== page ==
This year, in the fight against cancer, Prince George took up the baton and ran with it.
Sixteen hundred people and 142 teams showed up at Masich Place Stadium over two days in May for the 20th annual Relay for Life, an event that raised $490,000 for the Canadian Cancer Society.
The amount collected was not only the second-highest achieved this year in B.C. , but only one other city in Canada -- Coquitlam -- managed to top that figure, finishing with a $550,000 total.
"With almost 500 relays, that's pretty incredible," said Trevor Patenaude, volunteer leadership chair of the Prince George Relay for Life.
"I knew we were in the top-five but to be right there took me by surprise. We're blessed in this community, we have great unity and the community comes together really well to support things. Cancer doesn't discriminate, it doesn't care about social standing, race, or age, it's relentless and comes after all of us and I think when we decide to come together and do something, we unite at relays."
Participants in the relay collect sponsorships in the community then show up at Masich Place Stadium to walk, run or wheel around on the running track for 24 consecutive hours while being entertained by musicians and dancers on the infield stage. Most people take part as teams but some complete the event solo.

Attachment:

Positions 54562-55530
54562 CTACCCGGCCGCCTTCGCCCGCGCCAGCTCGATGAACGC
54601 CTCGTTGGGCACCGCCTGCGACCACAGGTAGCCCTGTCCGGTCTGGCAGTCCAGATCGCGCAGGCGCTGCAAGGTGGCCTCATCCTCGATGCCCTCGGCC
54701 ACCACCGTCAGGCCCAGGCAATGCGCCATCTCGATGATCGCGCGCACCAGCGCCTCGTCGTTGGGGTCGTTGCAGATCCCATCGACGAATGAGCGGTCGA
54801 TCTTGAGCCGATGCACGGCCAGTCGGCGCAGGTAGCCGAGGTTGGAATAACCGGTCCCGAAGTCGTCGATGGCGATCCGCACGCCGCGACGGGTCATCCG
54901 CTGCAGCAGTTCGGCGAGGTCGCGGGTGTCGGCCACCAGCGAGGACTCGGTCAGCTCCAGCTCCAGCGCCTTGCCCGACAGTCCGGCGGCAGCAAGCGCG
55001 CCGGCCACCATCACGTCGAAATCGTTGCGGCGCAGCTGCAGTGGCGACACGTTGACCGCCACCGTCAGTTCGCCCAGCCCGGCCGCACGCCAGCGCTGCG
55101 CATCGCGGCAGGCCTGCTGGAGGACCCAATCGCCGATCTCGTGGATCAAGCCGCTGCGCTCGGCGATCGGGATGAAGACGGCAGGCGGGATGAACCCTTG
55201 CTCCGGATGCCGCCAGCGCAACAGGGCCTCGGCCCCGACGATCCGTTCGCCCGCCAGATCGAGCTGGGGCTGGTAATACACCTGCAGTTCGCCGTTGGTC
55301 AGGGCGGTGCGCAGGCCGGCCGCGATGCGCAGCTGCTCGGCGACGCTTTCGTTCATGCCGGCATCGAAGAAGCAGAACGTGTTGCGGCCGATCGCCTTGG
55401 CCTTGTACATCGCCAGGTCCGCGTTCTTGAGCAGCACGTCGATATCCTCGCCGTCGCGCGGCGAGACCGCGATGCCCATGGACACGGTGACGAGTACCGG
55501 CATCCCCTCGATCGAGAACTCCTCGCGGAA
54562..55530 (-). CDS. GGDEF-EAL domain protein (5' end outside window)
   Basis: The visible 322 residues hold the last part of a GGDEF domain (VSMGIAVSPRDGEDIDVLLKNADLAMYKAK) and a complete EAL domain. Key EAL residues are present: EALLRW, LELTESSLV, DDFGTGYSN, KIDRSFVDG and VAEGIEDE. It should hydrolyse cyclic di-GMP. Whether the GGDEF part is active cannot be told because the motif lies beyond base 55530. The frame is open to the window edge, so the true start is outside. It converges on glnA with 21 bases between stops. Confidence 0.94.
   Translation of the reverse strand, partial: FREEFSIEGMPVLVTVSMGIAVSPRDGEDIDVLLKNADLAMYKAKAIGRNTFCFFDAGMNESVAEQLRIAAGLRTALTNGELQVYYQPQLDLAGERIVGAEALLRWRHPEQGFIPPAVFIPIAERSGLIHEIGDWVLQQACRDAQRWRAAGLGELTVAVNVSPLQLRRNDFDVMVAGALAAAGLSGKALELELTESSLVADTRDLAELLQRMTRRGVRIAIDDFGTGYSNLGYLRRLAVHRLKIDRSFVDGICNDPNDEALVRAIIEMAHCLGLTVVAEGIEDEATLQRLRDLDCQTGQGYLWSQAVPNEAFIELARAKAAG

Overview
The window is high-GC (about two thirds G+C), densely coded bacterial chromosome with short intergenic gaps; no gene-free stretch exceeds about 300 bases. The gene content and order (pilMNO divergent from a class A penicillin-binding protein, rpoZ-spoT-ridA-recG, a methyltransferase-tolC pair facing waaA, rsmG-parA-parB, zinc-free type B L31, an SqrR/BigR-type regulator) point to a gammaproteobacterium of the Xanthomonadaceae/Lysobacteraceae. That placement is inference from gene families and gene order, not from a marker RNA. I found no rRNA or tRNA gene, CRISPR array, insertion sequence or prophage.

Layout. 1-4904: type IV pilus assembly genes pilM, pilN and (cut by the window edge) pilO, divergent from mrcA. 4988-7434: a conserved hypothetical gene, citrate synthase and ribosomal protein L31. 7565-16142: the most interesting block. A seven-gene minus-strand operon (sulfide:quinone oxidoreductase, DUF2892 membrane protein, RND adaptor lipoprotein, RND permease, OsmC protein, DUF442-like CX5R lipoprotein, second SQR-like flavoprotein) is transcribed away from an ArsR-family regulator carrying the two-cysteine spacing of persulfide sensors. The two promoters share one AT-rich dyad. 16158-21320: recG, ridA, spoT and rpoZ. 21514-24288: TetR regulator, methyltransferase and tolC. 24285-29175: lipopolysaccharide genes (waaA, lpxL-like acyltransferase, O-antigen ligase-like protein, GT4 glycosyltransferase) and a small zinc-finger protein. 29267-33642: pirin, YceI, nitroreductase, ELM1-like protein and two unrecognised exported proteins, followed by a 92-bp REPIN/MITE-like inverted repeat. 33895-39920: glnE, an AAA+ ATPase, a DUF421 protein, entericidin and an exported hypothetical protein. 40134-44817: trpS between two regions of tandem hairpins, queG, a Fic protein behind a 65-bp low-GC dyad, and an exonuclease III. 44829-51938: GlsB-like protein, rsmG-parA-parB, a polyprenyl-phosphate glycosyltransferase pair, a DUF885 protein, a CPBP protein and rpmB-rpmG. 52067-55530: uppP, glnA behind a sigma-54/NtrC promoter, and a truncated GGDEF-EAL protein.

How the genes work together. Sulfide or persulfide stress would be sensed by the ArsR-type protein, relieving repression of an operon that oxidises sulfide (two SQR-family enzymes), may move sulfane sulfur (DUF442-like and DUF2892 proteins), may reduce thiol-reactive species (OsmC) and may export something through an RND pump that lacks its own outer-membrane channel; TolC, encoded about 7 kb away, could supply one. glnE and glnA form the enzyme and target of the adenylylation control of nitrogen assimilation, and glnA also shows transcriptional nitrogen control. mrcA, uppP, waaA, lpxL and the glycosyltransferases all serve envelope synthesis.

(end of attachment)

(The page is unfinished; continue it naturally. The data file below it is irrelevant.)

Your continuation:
The Prince George Relay for Life started out in 1991 as the Romp 'n' Stomp and later became the Relay for A Friend.
"Last May it was released that the death rate was going down for the first time since they started keeping that statistic," said Patenaude. "In 1960, the survival rate for someone with cancer was less than 30 per cent and right now we're over 62 per cent.
"When you look at how far we've come in 50 years and the momentum we've been gaining in the last 20 years with the Relay for Life, it's pretty exciting to think what we can do in the next 50 years."
The relay is the Canadian Cancer Society's largest annual fundraiser. This year, $49 million was raised at 470 relays across Canada. Money raised is used for cancer research and to promote the society's awareness campaigns. Patenaude got involved in the cause after his father developed prostate cancer.
"My dad was diagnosed with cancer in 2005 and there was lots of support for him," said Patenaude. "There are shuttle services to get people to and from appointments, there are financial aid programs for people who qualify. All that comes from from what we do."
Patenaude is hoping Prince George will lead the country in money raised at next year's 21st annual Relay for Life, set for May 11-12, 2013.
"If Detroit is Hockeytown, then we should make Prince George Relay City,"said Patenaude.
"Our goal is to have an event that has 1,600 people, supported by 80,000. If you're donating to your neighbour down the street because you're supporting him as a participant then let us know you're doing that by contacting our office. That's how we will become the No. 1 relay in Canada."
For information on how to get involved in the Relay for Life, go to www.relaybc.ca.